Md. vet stresses pet summer safety as weather heats up

As the District springs into warmer summer months, veterinarians are sending a friendly reminder about preparing pets for the hot weather ahead.

“If it’s too hot for you, it’s too hot for them,” said Dr. Peter Eeg, a veterinarian at Poolesville Veterinary Clinic in Maryland.

Eeg said late spring is a good time for pet owners to refamiliarize themselves with summer safety tips for pets. His first recommendation: cutting back on outdoor walks, especially for larger dogs with heavier coats.

“Avoid midday,” Eeg said. “Try to go early in the morning or late in the evening.”

Also, check the concrete before strolling on the sidewalk. If it’s too hot, take to the grass.

“Take the back of your hand and put it down on the surface and leave it there for about seven to 10 seconds,” Eeg said. “If it’s too hot for the back of your hand, it’s too hot for your pet’s feet.”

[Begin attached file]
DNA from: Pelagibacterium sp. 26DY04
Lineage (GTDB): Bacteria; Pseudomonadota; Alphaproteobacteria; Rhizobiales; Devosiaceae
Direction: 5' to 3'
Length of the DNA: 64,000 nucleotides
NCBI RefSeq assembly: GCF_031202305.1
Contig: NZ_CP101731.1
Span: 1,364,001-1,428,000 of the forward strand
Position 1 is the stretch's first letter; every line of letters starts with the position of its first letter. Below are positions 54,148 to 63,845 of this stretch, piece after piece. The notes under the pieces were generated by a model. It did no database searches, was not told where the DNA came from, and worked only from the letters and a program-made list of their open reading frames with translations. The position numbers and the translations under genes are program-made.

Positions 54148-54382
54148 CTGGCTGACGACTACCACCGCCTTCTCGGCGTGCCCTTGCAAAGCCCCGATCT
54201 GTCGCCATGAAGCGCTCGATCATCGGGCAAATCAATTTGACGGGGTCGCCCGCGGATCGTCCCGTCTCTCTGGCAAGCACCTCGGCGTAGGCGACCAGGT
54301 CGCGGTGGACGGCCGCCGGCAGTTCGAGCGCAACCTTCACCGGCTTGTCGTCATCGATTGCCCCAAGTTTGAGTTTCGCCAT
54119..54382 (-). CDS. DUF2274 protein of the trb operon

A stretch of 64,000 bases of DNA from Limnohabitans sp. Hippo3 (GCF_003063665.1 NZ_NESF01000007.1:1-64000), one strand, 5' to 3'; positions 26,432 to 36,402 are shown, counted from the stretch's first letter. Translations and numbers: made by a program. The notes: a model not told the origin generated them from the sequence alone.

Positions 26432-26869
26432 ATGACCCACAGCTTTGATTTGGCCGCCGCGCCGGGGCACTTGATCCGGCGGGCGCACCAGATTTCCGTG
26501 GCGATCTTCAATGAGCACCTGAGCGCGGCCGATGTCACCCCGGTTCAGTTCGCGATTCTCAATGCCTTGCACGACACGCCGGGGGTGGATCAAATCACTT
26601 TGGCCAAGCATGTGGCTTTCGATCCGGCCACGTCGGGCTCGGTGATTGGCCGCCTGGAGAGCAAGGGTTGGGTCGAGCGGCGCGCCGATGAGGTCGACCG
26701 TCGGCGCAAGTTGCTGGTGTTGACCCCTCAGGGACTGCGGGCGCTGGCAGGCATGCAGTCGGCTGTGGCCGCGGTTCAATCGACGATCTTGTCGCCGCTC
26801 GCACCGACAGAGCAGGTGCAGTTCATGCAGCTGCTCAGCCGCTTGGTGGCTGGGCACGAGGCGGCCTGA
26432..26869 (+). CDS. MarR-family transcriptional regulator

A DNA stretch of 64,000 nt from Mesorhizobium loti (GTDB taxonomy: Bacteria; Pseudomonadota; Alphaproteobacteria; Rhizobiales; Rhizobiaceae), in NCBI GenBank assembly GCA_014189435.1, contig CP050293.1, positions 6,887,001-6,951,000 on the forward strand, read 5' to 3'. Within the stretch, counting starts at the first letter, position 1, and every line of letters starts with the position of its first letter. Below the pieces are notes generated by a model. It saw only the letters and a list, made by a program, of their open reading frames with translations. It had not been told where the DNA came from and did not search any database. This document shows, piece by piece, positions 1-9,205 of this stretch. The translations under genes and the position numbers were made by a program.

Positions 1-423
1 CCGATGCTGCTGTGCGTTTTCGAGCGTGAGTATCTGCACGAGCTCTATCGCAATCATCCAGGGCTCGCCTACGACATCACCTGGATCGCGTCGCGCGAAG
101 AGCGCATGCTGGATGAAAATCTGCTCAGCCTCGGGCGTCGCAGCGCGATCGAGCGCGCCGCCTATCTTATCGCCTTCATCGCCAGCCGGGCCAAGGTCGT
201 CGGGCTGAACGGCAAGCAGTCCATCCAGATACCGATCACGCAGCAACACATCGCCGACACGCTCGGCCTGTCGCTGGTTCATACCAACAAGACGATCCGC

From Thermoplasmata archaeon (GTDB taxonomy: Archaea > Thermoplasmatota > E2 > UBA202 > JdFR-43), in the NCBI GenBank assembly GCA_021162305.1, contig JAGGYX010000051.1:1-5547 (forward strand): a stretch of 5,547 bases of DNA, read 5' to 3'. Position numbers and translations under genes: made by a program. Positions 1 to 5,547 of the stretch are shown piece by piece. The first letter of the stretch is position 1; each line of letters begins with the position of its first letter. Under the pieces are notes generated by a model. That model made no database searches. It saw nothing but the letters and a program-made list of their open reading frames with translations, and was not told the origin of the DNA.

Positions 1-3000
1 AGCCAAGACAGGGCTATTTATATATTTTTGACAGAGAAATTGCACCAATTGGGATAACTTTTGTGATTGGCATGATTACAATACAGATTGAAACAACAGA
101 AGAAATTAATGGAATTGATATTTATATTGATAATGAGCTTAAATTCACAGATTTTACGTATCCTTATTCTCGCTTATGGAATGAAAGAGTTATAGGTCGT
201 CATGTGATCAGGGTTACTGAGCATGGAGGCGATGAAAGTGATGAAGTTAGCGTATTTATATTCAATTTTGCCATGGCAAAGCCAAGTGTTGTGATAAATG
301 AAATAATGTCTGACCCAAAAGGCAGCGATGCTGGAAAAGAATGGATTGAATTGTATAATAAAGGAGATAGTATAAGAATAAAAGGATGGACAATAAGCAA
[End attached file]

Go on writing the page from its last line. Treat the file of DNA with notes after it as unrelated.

Another summer safety tip: add hydration.

“With our older pets, we recommend putting a little extra water in their food, so they’re getting a little more water each day,” Eeg said.

He said pet owners should also offer fresh water as often as possible, especially during walks. Aim for water breaks every 10 to 20 minutes while outdoors, Eeg said.

For pet owners who venture to dog parks, stay away from community water.

“You just never know who’s been drinking out of that water,” Eeg said. “So, always bring your own water.”

Michelle Riley’s two 11-year-old pugs, Oscar and Ollie, are Eeg’s patients.

One of her biggest concerns about the summer are the pests hotter weather brings. The mosquitoes, fleas and ticks can carry dangerous heartworms.

“I keep my dogs on preventative all year round,” Riley said. “But if you’re the type of pet owner that only does it in certain months, summer is absolutely the time of year when you want to make sure your dog is prevented against those types of things.”

In the hotter weather, a major warning from veterinarians stems from an uptick in potential heat strokes.

The Poolesville veterinarian’s strongest warning comes with heat strokes in dogs and cats. Symptoms include excessive panting, a dark or bright red tongue, lethargy and vomiting. Eeg said pet owners who see those signs should get help immediately as the condition can lead to brain damage.

“They will start to pant heavily. They’re laying down. They won’t get up,” he said. “They are in deep trouble. Get them out of the sunshine and apply cool water. Then immediately take them to your veterinarian.”

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